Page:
Experiments: Distance Speed Time

Motion- the first bridge between mathematics and physics. My Year 10 classes and I finished Term 1 off by beginning our exploration into the physical phenomena of motion. In a school with a high English as An Additional Language or Dialect (EAL/D) student population such as ours, I find it extremely satisfying to be able to use mathematics, the universal language of the universe, to communicate our observations and ideas in the classroom.

In order to describe the physical world, students need to be able to understand the mathematics behind it. Our topic began by revisiting distance, speed and time calculations through the classic DST triangle (as seen in the image). BBC has a short tutorial on how to use the triangle. I found that students prefer using a visual aid to help in their calculations. It eliminates the barrier of not remembering the formulas.

Experiment 1: Measure your speed

Now that students are familiar with the calculations, students explore how these equations are relevant to real life. In one lesson, I took the Year 10 students outside to find out the speed of their walk, jog and run. I pounce at any opportunity for students to be physically active in their learning, as it is engaging for all and will wear the students out (No complaints on this side :P). I lay a fluorescent tap measure at 20 metres in length on the grass. Students were to use the stopwatches on their phone to time how long it took for them to complete the track at various paces, with 3 repetitions for each pace for reliability. After they finished, they could sit on the bench and calculate their average time taken to complete 20 metres at each pace and use it to calculate their average speed using speed = distance/time.

Experiment 2: Toilet Paper Practical

A colleague of mine came up with this experiment as a prerequisite to using ticker timers (Thanks Ping!). The experiment is simply a ticker timer on a larger scale and enables students to visualise and act out how the ticker timer works. The set up of the toilet paper practical is in the image above. This experiment requires 3 people per group.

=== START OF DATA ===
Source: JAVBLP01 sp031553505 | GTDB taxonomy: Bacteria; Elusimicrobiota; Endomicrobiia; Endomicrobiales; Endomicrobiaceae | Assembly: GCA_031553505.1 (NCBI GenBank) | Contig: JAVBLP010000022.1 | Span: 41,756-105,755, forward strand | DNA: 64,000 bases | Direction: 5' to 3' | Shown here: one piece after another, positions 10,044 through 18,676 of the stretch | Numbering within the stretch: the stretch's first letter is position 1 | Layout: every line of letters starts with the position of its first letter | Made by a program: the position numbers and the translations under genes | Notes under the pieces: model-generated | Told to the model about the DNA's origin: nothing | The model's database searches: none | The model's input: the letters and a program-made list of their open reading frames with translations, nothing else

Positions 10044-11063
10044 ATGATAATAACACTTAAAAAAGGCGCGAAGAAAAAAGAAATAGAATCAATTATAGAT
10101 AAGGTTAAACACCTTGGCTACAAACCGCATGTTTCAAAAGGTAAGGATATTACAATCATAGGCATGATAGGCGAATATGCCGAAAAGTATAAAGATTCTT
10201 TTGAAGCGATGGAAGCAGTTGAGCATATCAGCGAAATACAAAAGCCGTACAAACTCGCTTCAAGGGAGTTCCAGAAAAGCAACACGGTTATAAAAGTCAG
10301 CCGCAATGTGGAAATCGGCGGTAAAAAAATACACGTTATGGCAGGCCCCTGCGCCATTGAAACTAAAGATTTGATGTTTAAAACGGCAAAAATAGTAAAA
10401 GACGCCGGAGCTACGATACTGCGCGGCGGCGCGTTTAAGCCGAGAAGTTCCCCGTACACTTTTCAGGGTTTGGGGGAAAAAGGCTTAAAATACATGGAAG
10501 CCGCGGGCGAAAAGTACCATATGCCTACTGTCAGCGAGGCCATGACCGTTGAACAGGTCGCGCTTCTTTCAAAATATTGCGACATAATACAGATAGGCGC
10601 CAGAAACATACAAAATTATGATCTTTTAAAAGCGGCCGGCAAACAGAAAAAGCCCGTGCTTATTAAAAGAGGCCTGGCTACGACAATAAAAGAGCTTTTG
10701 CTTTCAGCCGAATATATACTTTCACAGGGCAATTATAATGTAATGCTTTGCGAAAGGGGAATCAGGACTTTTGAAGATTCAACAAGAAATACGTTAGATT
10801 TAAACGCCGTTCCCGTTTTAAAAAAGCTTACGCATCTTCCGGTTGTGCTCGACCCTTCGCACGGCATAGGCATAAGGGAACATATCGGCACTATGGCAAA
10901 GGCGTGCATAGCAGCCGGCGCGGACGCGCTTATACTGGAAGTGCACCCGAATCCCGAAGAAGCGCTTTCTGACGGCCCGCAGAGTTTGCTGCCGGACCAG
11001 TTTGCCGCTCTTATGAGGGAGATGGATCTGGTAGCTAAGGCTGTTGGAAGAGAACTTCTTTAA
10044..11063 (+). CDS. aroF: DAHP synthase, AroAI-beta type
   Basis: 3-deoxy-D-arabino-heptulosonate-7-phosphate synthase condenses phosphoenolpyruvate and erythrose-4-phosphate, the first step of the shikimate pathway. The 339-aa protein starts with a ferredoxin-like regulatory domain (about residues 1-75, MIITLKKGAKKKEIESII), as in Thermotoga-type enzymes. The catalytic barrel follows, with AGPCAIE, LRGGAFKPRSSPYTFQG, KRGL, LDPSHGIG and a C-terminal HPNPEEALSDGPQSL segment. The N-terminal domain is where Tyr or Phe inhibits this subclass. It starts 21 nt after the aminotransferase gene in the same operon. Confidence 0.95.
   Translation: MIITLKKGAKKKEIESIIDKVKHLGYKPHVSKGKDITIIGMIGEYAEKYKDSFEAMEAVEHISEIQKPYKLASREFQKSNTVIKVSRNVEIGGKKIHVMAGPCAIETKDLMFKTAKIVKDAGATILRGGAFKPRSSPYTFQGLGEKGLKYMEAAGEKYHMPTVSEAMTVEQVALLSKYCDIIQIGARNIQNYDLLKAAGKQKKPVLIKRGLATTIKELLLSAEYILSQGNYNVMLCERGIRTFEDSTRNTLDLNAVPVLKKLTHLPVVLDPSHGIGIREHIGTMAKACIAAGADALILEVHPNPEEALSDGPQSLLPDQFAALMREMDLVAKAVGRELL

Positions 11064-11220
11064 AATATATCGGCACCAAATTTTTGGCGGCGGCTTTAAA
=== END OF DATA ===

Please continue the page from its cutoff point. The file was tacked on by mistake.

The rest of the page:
Person 1 (Dispenser): Holds the toilet toll, which is fed through a rod (or equivalent).

Person 2 (Marker): Student holding the marker and timer.

Person 3 (Mover): Student who pulls the toilet paper whilst walking back.

In this experiment, the marker makes a dot on the toilet paper every second for 10 seconds, whilst the mover pulls the toilet paper back in three different motions (slow, fast and accelerating). Students use the marks they obtain on the toilet paper to calculate the speed of the the mover, using the idea that the dots were created one second apart e.g. speed (m/s) = 20 metres / ? seconds.

In this practical, students enjoyed running with toilet paper.

Experiment 3: Ticker Timer

An explanation of the ticker timer can be found in this link. Essentially, the ticker timer creates a dot on the ticker tape every 0.02 seconds or 50 times a second. We can use the distance between the dots to calculate speed. Students get confused with the idea that the dots are created every 0.02 seconds. Referring the students back to the toilet paper practical helps them to understand that the dots were placed intentionally at this time interval and is essential for our speed calculations.

Overall, the introduction to Yr 10 physics has been hands on and has enabled students to actively learn and test the concepts of motion. This approach has made the teaching and learning enjoyable on both ends.

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